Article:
common sense knowledge

unraveling the taken for granted

gender and mathematical ability December 20, 2007

Filed under: feminism,gender — abject @ 9:29 am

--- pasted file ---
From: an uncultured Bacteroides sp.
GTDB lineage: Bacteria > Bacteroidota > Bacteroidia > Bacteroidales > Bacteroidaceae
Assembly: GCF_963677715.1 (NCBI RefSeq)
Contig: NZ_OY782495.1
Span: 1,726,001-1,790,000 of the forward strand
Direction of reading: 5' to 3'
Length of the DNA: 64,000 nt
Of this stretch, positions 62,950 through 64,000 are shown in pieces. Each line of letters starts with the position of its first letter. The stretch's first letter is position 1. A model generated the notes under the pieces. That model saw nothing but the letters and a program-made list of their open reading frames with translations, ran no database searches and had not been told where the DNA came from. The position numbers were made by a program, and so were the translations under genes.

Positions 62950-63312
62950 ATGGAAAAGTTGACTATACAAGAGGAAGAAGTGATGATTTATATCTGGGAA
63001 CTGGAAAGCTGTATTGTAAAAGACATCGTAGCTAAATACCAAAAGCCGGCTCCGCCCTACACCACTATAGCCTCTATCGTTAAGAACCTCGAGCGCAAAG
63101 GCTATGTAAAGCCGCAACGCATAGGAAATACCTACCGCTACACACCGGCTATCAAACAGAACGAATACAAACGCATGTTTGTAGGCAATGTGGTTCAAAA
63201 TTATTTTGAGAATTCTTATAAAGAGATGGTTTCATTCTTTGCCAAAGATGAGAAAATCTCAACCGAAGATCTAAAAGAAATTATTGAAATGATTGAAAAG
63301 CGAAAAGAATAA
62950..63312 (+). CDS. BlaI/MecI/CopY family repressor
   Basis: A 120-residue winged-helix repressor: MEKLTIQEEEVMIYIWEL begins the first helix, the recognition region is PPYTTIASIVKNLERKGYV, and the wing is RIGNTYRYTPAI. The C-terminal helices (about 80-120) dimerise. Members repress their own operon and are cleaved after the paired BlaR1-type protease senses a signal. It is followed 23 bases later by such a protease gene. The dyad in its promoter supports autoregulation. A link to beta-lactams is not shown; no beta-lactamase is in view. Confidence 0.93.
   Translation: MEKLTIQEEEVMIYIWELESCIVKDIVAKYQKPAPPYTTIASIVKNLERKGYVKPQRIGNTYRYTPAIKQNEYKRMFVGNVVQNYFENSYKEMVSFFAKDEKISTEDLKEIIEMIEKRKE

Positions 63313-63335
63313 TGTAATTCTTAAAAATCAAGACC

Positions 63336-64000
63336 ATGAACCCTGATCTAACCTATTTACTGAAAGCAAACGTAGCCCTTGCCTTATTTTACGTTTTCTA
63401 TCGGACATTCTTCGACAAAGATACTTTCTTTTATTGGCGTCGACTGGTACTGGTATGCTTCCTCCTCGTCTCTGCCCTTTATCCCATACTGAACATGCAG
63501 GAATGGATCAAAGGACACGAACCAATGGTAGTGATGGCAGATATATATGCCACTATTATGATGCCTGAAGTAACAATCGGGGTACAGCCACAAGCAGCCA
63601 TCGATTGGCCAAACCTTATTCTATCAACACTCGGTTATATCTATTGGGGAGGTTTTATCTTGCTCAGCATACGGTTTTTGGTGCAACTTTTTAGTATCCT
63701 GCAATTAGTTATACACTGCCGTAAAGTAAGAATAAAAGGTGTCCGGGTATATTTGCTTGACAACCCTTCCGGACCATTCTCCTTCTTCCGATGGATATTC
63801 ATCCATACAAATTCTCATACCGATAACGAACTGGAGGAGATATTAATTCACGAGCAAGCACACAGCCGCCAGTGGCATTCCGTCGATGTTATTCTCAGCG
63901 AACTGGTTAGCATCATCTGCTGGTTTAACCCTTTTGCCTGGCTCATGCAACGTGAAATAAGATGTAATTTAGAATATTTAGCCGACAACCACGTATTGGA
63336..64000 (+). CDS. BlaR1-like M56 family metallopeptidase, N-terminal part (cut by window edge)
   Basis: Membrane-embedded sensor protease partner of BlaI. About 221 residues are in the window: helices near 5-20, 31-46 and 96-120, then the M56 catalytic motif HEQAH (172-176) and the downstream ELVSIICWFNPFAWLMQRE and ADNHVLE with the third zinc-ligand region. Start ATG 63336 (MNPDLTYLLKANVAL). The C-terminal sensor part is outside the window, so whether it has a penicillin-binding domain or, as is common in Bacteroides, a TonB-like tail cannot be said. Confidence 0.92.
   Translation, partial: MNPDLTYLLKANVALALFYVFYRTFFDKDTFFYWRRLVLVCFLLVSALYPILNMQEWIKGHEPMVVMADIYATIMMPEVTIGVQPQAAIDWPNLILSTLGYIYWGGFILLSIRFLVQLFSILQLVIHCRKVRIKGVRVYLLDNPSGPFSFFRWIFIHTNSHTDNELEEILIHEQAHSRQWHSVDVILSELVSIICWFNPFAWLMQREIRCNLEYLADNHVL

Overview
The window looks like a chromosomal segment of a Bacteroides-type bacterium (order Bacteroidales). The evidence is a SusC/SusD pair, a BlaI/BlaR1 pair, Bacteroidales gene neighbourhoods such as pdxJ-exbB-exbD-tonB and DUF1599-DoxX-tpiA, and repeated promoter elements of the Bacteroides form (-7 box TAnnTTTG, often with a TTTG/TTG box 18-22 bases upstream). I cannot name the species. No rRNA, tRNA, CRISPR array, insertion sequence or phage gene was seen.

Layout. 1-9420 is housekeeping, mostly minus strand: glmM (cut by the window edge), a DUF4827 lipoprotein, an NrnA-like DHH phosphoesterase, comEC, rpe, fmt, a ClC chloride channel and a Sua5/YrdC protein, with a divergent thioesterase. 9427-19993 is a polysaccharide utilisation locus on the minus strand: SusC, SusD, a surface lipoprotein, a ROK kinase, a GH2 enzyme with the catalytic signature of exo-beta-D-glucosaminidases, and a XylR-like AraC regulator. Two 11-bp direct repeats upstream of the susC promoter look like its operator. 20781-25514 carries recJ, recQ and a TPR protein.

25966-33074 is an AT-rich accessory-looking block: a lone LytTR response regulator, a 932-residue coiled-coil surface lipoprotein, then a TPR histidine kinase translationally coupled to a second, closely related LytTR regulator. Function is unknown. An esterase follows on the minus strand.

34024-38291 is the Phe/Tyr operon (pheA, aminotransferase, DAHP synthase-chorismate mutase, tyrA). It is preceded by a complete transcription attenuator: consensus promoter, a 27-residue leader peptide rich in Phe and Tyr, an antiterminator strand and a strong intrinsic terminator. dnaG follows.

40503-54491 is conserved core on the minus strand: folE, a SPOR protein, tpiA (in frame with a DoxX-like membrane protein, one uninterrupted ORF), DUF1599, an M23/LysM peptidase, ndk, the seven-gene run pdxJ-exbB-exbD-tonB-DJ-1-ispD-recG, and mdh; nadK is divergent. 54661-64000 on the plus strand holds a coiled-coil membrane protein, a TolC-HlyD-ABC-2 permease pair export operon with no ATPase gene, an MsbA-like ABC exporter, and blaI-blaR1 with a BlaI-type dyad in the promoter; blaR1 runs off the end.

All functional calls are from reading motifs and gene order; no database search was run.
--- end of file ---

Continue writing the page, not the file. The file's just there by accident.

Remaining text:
Despite the attention paid to claims of substantial differences in various types of abilities—including mathematical, spatial, and verbal—between the sexes, it is remarkable that most research finds these differences to be trivial or small (even assuming that they can be measured properly and that all intervening factors can be accounted for). For example, using large national datasets on mathematical performance among children in the United States, sociologists Erin Leahey and Guang Guo found that there was only “a slight, late-emerging male advantage in mathematics among the general population of students,” with “no male advantage until later in high school, where the largest gender difference is 1.5%.” Furthermore, they did not even find large differences among high-scoring students, where it is commonly assumed that males will be most dominant. Using meta-analysis of existing research, psychologist Janet Shibley Hyde and her colleagues have found that not only are differences in mathematical performance across genders typically small, they have generally decreased over time (indicating that they are mutable), often favor women, particularly at younger ages, and that the gender that scores higher differs across ethnic groups. Furthermore, research shows that differences in mathematical performance among children across nations dwarf gender differences within nations.These types of findings have led Hyde to propose the “gender similarities hypothesis,” which holds that men and women are similar on most psychological variables, counter to the widespread, but largely unsupported, assumption that there are substantial gender differences. Read here the rest of the paper “Gender and Mathematical Ability: The Toll of Biological Determinism” by Richard York and Brett Clark


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